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getting french - pt1

getting french - pt1

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Published by pisteuomen
guides to learn (theologica) french by T. Michael W. Halcomb
guides to learn (theologica) french by T. Michael W. Halcomb

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Published by: pisteuomen on May 27, 2010
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Getting French, Pt. 1:(Dark) Pronouns
\u00a9 2010, T. Michael W. Halcomb |www.M i ch ael Hal com b.com

1. Tips: When reading French, as with English, you will inevitably come across a
whole host of pronouns! In particular, when engaging French, you will want to
pay attention to 4 different types of pronouns. To remember these, I have created
an acronym from an Old French word, (le) SOIR, which means \u201cevening\u201d or
\u201cdarkness.\u201d To help myself remember the 4 types, I use the mnemonic device
\u201cDark Pronouns.\u201d Here are the different types (using English examples) followed-
up with a brief explanation of each, then a table of the French pronouns:

a.Subject Pronouns (SP): Think of the \u201cSP\u201d as replacing the subject noun
(SN). For example, in the sentence \u201cDan is running fast\u201d you could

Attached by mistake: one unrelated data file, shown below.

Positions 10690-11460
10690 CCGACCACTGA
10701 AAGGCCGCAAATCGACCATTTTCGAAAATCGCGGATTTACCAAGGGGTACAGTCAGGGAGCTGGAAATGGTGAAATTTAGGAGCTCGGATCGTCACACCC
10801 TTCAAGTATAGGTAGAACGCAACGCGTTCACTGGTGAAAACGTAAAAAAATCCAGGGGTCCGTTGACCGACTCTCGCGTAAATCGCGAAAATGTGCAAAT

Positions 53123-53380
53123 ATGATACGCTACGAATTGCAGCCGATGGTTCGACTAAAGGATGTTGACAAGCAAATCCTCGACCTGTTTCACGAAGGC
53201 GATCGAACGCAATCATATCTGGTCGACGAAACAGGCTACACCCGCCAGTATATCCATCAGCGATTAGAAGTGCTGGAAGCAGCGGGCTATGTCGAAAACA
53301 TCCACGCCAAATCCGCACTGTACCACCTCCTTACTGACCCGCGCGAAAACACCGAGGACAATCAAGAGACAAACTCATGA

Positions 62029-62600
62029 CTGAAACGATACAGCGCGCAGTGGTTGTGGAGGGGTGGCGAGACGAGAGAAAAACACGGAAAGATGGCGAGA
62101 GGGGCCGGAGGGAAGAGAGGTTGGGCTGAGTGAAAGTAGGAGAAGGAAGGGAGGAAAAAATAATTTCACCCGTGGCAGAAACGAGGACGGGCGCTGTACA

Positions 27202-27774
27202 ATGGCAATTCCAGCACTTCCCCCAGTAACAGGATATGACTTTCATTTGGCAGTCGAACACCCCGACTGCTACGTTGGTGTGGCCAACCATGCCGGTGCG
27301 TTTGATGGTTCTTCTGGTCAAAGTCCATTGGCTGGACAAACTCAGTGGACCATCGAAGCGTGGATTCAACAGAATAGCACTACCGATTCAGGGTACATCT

replace the subject (Dan) with the pronoun \u201cHe\u201d and change the sentence
to: \u201cHe is running fast.\u201d Here, \u201cHe\u201d is the SP replacing the SN.

b.Object Pronouns (OP): Think of the \u201cOP\u201d as replacing the object noun (ON). For example, in the sentence \u201cDan loves Shelly very much\u201d you could replace the object (Shelly) with the pronoun \u201cher\u201d and this would change the sentence to: \u201cDan loves her very much.\u201d Here, \u201cher\u201d is the OP replacing the ON.

a. Direct & Indirect OP: One easy way to differentiate
between Direct Objects and Indirect Objects in
French is simply think about the IO having the word
\u201cto\u201d before it while the DO does not. Some English
examples would be:

Direct Object
Indirect Object
To me
To you
To him

c.Independent Pronouns (IP): When we think about IP in French, we should
think about these types of pronouns as stressors or being emphatic. For
instance, in English, a normal sentence might be: I am the greatest. If we
wanted to add emphasis to the sentence to make it stronger than it already
is, we would use the pronoun \u201cMe\u201d at the beginning of the declaration as
follows: \u201cMe, I am the greatest.\u201d The same phenomenon occurs in
French! The IP can also be used: 1) When the pronoun has no verb, 2)
After prepositions when referring to a person or persons, 3) Following
C\u2019est, 4) After avoir affaire a, etre a, faire attention a, penser a, se fier a,

s\u2019interesser a, and 5) After compound subjects.

d.Relative Pronouns (RP): In French, the RP can function in a number of
ways, that is, as a subject, direct object or the object of a preposition.
Basically, the RP serves to connect a sentence\u2019s main clause to a
dependent clause (e.g. a clause that cannot stand alone). Because this is
such an important matter we shall withhold talking more about it here and
give it its own lesson in the near future.

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